(2016-May-13, 10:36:15)pdehaye Wrote:
Quote:Personal data means identifiable data. So the downloading and organizing of the data with the identifiers may have indeed been a violation. (Point 2.) Can someone clarify the matter? On the other hand, a reprocessing of the dataset in which the personal IDs were removed and the data was resaved would seem not to be.

This reasoning is based on:
  • recital 26 of the EU Data Protection Directive (emphasis mine):
    Quote: (26) Whereas the principles of protection must apply to any information concerning an identified or identifiable person; whereas, to determine whether a person is identifiable, account should be taken of all the means likely reasonably to be used either by the controller or by any other person to identify the said person; whereas the principles of protection shall not apply to data rendered anonymous in such a way that the data subject is no longer identifiable; whereas codes of conduct within the meaning of Article 27 may be a useful instrument for providing guidance as to the ways in which data may be rendered anonymous and retained in a form in which identification of the data subject is no longer possible;

  • the recent EU Court of Justice Rynes case, which concerns the use of CCTV to film a street (without consent of individuals walking in the street), for the purpose of protection of personal property (i.e. a stronger, more justifiable, motive than testing scientific hypotheses without ethical consent). My interpretation of the authors' actions in light of this judgement might however need to be tested in court.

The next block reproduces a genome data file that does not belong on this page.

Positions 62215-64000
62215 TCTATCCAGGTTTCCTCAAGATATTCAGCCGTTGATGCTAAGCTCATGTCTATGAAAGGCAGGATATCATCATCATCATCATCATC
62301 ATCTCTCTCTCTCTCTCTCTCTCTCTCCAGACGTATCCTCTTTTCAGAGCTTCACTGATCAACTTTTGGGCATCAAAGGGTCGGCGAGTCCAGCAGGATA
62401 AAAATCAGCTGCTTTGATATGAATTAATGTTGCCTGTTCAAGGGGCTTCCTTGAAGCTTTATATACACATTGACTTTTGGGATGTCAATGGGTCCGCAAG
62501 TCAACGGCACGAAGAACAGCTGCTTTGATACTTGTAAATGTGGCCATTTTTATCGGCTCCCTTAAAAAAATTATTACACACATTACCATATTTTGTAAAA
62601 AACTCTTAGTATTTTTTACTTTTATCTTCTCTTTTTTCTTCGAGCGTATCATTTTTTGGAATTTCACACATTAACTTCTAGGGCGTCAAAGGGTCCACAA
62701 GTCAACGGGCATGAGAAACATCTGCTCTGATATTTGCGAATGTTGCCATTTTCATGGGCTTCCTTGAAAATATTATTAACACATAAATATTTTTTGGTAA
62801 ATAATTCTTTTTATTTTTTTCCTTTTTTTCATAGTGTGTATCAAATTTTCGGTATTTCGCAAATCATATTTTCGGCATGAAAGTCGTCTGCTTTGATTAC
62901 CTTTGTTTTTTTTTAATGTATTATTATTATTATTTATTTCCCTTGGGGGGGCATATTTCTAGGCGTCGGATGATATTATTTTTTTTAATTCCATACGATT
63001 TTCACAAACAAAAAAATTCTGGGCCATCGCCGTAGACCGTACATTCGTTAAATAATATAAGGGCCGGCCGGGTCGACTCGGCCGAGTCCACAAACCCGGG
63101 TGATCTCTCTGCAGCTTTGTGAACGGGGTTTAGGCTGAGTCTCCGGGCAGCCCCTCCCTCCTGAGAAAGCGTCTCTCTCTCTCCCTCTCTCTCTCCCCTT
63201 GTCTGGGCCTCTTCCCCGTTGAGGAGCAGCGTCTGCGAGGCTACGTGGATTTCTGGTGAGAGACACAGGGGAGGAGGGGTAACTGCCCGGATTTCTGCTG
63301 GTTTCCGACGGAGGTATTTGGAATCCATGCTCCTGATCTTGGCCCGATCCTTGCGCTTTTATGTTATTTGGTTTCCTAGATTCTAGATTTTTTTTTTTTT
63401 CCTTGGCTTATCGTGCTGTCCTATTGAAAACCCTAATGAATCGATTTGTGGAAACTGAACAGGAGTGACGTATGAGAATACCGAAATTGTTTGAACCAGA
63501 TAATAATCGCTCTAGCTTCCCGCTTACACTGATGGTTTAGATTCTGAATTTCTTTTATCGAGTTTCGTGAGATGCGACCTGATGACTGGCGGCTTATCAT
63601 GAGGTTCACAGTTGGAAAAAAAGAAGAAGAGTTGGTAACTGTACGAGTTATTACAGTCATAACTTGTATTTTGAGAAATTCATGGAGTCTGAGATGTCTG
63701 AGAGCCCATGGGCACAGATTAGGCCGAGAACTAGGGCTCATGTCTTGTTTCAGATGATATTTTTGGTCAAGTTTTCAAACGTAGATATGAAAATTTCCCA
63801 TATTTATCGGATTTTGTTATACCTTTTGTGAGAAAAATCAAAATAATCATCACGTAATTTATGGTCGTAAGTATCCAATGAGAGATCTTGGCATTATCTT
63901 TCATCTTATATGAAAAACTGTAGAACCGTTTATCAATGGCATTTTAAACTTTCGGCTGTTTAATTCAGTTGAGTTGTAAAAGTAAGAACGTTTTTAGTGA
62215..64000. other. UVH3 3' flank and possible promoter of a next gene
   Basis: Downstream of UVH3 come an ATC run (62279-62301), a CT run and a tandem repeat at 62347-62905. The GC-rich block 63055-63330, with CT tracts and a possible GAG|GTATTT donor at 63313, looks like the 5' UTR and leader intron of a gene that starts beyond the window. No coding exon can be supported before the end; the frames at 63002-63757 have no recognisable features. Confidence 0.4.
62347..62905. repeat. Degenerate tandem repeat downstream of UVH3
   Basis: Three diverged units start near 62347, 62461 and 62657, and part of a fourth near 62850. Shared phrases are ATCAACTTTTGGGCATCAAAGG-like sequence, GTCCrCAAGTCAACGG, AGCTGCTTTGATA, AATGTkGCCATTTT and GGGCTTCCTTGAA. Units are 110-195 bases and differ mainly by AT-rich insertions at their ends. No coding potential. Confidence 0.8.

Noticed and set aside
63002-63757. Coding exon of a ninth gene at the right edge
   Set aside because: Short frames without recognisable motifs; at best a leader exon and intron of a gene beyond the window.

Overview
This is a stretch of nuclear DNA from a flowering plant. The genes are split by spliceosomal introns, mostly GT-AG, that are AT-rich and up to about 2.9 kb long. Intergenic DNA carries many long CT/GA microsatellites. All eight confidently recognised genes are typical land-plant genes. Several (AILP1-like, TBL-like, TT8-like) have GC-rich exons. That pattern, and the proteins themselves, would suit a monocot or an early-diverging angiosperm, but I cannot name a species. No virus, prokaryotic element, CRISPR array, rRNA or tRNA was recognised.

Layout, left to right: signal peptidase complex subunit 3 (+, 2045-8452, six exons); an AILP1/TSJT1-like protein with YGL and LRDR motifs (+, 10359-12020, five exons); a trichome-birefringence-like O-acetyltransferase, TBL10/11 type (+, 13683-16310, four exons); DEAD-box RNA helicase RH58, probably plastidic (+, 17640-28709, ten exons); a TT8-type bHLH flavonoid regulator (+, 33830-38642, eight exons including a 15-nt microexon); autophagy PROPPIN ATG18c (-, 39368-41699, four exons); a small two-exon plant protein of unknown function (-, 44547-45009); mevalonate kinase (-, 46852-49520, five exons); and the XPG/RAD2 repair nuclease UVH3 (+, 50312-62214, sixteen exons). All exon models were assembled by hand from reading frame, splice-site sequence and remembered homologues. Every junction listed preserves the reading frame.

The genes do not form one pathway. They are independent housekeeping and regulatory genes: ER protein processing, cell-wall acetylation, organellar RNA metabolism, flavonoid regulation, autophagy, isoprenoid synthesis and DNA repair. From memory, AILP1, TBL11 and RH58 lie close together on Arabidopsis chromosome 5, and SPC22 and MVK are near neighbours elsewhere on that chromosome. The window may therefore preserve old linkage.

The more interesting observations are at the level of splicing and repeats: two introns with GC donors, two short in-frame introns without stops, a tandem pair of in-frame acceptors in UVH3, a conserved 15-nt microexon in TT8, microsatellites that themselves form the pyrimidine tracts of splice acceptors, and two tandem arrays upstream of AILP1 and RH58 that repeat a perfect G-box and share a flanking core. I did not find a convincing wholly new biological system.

I have limited myself in this particular post to the points 1 and 2 that you have listed, but am even more convinced now of the rest of the six points I had made in my previous post.


My reasoning above relied on Danish Data Protection Law faithfully transcribing the EU directive into Danish law. It turns out that the Danish version is even more restrictive. The collection of data was clearly illegal at the outset.

Of relevance are:
  • The Danish Data Protection Act;
  • The guidance of the Danish Data Protection Authority;
  • The standard terms for research projects, which apply for research projects successfully registered with the data protection authority, if no modification to those terms is granted.